Noah’s energy and style are different from Stewart’s, but it seems clear that many of the old writers remain, giving the host witty material viewers love that he can deliver in his own voice. Or the face Jon Stewart would have made while watching the correspondents’ fake Home Shopping Network for Palmyrian antiquities, while clutching his sheets of light blue paper? As scholars who study gender and humor have pointed out, women’s humor ruffles feathers, with “gender stereotypes” hindering “the development and recognition of women’s humor.” At the same time, there’s no question that a long line of women would make brilliant empresses of late night programming; Tina Fey and Ellen DeGeneres would be effective, engaging, wildly entertaining and hilarious hosts. It is likely that as he gets more comfortable, he’ll become even more animated within the bounds of his own personal style, but he left more of the antics to his correspondents for the first episode.

Rubio is an easy target; West and Carson are more difficult, but with a Kardashian joke and a quick impression of Carson’s narcotic delivery style, Noah pulled both off. The one part of the show that did belie a bit of Noah’s newness was the interview segment, which is often the most awkward format for new hosts — sometimes even for the seasoned. I suspect that studio heads and the advertisers responsible for programming remain afraid that putting a women behind the desk will lead to a decline in male viewership. (Meanwhile, they don’t seem all too concerned about the female share.) It’s the 50-and-older crowd that reliably continues to tune into live programming for news and entertainment. However, his choice of Kevin Hart as his first interview guest was brilliant, as Hart’s general hyperactivity and nonstop chatter — always in a loud outside voice — prevented any of the common quiet moments or awkward pauses that often plague guest interviews.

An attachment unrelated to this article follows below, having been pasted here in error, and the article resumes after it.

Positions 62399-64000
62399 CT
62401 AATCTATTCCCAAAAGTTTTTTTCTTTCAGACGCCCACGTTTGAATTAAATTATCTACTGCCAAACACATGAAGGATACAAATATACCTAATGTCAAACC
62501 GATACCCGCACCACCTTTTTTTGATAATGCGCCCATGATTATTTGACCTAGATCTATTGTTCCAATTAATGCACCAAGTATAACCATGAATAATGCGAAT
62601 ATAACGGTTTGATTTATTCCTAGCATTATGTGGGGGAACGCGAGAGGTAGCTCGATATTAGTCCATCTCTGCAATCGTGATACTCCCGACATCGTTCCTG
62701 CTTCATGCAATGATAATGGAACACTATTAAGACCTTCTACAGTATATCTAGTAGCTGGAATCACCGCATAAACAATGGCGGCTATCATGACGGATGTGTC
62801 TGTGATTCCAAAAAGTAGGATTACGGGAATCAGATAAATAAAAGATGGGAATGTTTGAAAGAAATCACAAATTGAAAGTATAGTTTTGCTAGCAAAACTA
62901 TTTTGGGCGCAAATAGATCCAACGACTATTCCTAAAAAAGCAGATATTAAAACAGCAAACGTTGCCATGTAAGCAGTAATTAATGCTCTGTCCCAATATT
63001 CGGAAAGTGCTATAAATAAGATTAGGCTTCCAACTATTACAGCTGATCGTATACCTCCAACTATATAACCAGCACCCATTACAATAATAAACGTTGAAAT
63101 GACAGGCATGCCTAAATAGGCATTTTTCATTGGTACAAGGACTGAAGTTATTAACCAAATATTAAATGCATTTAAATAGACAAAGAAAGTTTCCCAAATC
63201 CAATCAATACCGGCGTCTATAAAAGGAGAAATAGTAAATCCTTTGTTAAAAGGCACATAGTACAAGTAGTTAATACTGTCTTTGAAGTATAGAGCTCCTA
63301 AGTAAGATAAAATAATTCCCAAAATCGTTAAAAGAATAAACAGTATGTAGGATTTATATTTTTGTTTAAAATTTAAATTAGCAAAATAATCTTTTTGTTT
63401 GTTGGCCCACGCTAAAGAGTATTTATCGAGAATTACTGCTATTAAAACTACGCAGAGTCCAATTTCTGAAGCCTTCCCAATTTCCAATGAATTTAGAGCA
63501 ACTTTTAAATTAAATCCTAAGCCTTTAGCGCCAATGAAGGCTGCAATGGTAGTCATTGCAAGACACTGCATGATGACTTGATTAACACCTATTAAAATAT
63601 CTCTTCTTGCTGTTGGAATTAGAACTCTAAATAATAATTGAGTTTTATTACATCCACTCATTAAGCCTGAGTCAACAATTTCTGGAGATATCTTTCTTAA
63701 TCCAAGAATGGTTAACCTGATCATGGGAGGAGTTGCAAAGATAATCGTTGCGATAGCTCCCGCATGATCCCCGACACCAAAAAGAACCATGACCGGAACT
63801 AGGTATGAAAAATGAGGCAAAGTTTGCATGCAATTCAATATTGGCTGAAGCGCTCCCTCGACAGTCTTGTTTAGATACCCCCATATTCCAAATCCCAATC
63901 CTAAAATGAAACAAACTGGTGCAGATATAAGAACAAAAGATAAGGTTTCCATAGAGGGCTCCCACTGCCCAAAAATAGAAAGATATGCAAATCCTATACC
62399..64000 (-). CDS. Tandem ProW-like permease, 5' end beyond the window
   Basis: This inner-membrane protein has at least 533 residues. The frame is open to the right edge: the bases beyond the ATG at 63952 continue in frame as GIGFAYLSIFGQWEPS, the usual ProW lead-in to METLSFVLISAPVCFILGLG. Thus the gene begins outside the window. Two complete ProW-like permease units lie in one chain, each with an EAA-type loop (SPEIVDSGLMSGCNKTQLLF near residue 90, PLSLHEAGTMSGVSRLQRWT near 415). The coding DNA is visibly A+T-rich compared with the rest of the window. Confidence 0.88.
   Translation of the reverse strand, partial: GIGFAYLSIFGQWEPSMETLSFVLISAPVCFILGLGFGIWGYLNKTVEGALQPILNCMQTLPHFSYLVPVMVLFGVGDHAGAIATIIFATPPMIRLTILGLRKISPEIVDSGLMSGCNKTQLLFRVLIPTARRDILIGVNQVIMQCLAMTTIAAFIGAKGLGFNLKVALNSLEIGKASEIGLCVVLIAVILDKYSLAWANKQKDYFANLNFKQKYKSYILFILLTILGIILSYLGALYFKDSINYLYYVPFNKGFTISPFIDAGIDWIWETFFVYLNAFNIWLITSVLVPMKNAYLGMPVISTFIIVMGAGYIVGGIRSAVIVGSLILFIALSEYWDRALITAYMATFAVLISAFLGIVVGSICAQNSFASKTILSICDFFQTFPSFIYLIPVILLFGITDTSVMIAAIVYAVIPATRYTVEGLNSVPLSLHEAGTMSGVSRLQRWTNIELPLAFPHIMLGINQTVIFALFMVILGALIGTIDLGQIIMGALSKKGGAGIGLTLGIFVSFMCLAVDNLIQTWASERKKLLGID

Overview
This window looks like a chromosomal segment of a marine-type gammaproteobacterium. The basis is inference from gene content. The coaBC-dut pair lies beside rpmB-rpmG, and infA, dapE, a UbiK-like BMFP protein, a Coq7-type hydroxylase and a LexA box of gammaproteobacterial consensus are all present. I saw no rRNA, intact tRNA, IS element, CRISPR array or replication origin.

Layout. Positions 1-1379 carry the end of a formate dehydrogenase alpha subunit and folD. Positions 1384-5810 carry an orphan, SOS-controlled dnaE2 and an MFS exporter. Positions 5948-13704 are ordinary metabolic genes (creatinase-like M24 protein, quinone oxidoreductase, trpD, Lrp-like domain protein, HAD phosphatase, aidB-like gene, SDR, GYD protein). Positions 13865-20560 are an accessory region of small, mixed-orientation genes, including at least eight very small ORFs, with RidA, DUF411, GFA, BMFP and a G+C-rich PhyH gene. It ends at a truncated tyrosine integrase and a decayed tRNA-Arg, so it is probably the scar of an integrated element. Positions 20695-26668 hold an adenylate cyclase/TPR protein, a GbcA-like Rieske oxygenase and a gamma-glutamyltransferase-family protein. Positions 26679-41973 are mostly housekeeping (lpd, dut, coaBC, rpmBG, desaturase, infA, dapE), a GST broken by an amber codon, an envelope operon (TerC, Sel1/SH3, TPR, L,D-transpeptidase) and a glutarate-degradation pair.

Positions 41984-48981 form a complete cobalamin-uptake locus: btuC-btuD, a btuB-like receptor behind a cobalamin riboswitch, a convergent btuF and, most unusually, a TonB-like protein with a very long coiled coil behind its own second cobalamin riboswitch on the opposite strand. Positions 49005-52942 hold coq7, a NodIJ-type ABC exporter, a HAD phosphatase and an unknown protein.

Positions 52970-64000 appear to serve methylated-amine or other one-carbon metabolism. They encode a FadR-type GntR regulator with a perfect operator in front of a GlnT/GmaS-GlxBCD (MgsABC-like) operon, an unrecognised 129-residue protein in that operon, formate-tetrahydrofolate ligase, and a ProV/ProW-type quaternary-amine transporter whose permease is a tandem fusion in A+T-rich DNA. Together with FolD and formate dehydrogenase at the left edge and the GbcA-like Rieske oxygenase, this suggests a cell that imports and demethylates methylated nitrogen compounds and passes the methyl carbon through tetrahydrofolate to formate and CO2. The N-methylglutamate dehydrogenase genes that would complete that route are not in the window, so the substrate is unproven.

There’s a lot to say about the perplexing existence of an exclusive Hillary Clinton interview on Lenny—about journalism, the conflation of celebrity and politics, the desperate repackaging of Clinton as “girly,” and hell, even the name of the newsletter, which is flat-out terrible. As for millennials, they’ve likely followed Jon Stewart for the last handful of years — but not his entire 16-year tenure — and will likely be just fine with his carefully picked replacement. But Noah went for low-hanging fruit—Dunham’s face when Clinton said she identified as a feminist was so over-the-moon happy, Noah said, in a way she hadn’t been since HBO’s offices went clothing-optional. And I’m quite comfortable with one of them.” He acknowledged that Stewart was “our voice, our refuge, our political dad” to a whole generation, and that now the family has “a new stepdad, and he’s black — which is not ideal.” But he did make this pledge to Stewart: “I’ll make you not look like the crazy old dude who left his inheritance to some random kid from Africa.” Later, he went a little blue and mischievous in musing about sexting with the help of Pope emojis, and in lamenting the sudden resignation of U.S.